amber rahim

Chronic illness: the parts we don't talk about

What’s different about chronic illness No.5: always sicker


Soemtimes it feels like the only reason we have school holidays is so that F can fit in her “get sick” time and not miss school.

Every holiday contains some days of sickness. Every one.

This December was no exception, except that it started with S. She got 5th disease, otherwise known as slapped cheek syndrome.

S was a bit itchy, achy, cried more easily but otherwise was actually kind of okay. I would describe her as being a bit off for a few days.

Then F got it. It just hid her harder. Because she is actually ill almost all the time, any other illness can really put her out of action.

She had to take to her bed, couldn’t keep on playing.

THEN she got impetigo on top. How cruddy is that? (pun intended).

My heart ached and I didn’t know what to say as she cried in bed, not understanding why S only got a bit of a rash but she, F, was sick in bed, with painful, itchy, sores all over her face.

You see, she knows. She sees the difference. She does always get sicker than her little sister. Than anyone else.

And she knows that it means that she has to miss out on fun, playing and parties. Not her brother, Not her sister. Only she misses out.

My heart still aches and I still don’t know what to say to that.

Do you?


p.s. she didn’t scratch her impetigo sores, not once. She had them all over her lip and chin, really like a beard. And she didn’t scratch them once. She is my hero.


9 thoughts on “What’s different about chronic illness No.5: always sicker

  1. Hope F is feeling better now? she is one tough cookie….

  2. That is so tough. Give her an extra hug from me. Reminder her how great she was at our party. Glad she did not scar her beautiful face, not scratching took real discipline. She has that in spades. She will go far!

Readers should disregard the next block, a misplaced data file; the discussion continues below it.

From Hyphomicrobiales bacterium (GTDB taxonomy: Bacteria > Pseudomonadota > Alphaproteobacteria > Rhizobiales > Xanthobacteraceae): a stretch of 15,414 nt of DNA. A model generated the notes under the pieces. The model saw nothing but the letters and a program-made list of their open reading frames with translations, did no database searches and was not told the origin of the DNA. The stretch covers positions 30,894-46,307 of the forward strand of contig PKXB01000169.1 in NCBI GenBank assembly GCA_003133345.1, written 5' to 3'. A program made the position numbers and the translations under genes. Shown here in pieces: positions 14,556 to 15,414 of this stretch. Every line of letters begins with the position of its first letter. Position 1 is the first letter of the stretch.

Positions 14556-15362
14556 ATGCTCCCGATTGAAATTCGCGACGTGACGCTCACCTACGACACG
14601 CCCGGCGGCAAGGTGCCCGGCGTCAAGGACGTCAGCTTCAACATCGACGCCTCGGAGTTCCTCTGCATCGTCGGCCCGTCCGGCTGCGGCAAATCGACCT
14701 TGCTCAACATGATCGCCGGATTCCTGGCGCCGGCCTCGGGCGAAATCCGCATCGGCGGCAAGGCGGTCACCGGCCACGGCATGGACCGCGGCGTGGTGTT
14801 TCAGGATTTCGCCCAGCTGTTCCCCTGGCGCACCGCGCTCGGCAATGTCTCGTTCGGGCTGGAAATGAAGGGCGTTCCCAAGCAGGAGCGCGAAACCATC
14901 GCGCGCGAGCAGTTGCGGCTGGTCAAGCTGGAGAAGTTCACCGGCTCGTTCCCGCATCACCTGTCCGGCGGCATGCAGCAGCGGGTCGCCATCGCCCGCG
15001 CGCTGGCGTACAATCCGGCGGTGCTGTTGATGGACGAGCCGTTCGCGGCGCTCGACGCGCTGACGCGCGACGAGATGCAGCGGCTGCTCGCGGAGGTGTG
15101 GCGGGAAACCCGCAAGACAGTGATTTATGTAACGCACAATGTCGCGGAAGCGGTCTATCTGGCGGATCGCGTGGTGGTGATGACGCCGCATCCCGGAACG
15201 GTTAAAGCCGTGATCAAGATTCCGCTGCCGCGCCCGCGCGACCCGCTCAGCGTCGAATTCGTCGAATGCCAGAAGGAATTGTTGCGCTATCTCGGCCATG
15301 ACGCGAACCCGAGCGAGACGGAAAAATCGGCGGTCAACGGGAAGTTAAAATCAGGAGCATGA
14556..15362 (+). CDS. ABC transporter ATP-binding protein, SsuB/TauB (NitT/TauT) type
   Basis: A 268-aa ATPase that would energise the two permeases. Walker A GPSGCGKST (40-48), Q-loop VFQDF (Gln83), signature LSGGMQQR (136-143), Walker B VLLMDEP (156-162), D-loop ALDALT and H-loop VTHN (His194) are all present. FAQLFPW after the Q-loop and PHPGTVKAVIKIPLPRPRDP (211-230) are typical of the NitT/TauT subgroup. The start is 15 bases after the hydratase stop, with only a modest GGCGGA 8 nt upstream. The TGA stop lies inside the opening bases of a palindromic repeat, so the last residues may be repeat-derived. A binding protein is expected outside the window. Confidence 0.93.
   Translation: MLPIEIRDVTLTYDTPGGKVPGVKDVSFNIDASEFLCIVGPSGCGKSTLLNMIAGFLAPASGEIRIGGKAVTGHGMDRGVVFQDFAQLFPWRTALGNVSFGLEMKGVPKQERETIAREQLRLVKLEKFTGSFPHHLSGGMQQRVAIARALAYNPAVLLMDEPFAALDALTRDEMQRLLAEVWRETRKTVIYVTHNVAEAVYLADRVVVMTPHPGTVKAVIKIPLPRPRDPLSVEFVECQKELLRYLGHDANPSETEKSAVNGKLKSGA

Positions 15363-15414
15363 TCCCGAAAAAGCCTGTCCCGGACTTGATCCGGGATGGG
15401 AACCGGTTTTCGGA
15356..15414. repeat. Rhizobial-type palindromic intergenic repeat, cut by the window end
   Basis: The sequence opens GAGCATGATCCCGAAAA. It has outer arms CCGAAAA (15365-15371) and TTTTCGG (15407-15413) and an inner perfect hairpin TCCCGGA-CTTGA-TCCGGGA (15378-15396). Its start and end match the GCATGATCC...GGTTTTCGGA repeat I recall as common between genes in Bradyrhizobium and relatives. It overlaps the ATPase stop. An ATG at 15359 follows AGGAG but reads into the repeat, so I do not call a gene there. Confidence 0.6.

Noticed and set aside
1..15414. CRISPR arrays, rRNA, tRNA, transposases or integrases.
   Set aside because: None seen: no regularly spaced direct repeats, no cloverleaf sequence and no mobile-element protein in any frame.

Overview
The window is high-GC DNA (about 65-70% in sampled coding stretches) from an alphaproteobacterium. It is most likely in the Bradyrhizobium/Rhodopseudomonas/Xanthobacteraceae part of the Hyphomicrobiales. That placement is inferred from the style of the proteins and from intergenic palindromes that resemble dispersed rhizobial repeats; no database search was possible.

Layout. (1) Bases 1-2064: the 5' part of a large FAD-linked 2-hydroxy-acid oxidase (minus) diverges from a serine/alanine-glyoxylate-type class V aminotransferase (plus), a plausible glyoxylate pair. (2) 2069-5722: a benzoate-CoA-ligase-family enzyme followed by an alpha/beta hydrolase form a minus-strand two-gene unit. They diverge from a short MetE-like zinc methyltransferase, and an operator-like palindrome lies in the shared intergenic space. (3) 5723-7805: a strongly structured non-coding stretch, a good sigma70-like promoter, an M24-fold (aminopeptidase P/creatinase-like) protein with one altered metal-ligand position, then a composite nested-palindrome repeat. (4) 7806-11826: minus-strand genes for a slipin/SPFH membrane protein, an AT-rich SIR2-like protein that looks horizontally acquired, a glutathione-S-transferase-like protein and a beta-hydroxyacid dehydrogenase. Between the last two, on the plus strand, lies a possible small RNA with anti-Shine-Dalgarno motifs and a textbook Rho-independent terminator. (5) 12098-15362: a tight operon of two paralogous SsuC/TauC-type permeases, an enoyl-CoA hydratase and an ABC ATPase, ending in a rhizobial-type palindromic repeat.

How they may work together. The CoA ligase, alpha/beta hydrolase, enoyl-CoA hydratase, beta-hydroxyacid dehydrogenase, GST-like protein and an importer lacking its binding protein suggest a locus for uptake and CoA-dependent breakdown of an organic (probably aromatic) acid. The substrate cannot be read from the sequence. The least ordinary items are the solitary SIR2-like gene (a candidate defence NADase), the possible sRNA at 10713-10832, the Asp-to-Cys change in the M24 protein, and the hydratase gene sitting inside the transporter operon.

• Thanks L! She was great at your party wasn’t she? She is going to really miss being at Burns night but it’s just too late for her. Will have to plan something else for her, she loves coming to visit you.

  3. F sounds just like Ethan. E gets sick very easy and all the time. Ethan has type 2 neonatal Bartter syndrome. Love you stories and tell F, she is always in ours prayers.

    • F has antenatal Bartters for sure but they weren’t able to confirm type in the genetic testing. Does he need tons of fluid too? I think Fs biggest problem is dehydration and sodium, her K is pretty stable.
      I heard about Ethans speech to raise awareness. I think he is a fantastic boy with real guts. I will pass on your kind words to F.

    • Yes. Ethan has neonatal as well and his genetic test has been done in December 22, since it’s cost a lot in US. So we will know for sure what type of Bartter he is dealing with. Ethan was born premature and it has began before birth, so it’s probably type 1-2, the most severe form. Thank God it’s not type 4, I am so heart broken for this families. Love you all Bartter and Gitelman people out there. I know what your life feels like. Yes, Ethan drinks tons of fluids as well, using bathroom every 30-40 min!!! Medicine not working well on him, it seems like his body get used to it and asking for more K and Choride. How much more little child’s stomach can handle?? He is having a major stomach issues as well. His K levels 3. for the past year and he weights 66 pounds at age 11.
      Send our love to your girls.

  4. You already did the best thing. You acknowledge it. You know it and understand it and that will count for a lot. There is nothing to say really because it just is what it is. Just being real and present and not trying to dress it up or pretend it’s otherwise is a valuable gift to someone in that position.

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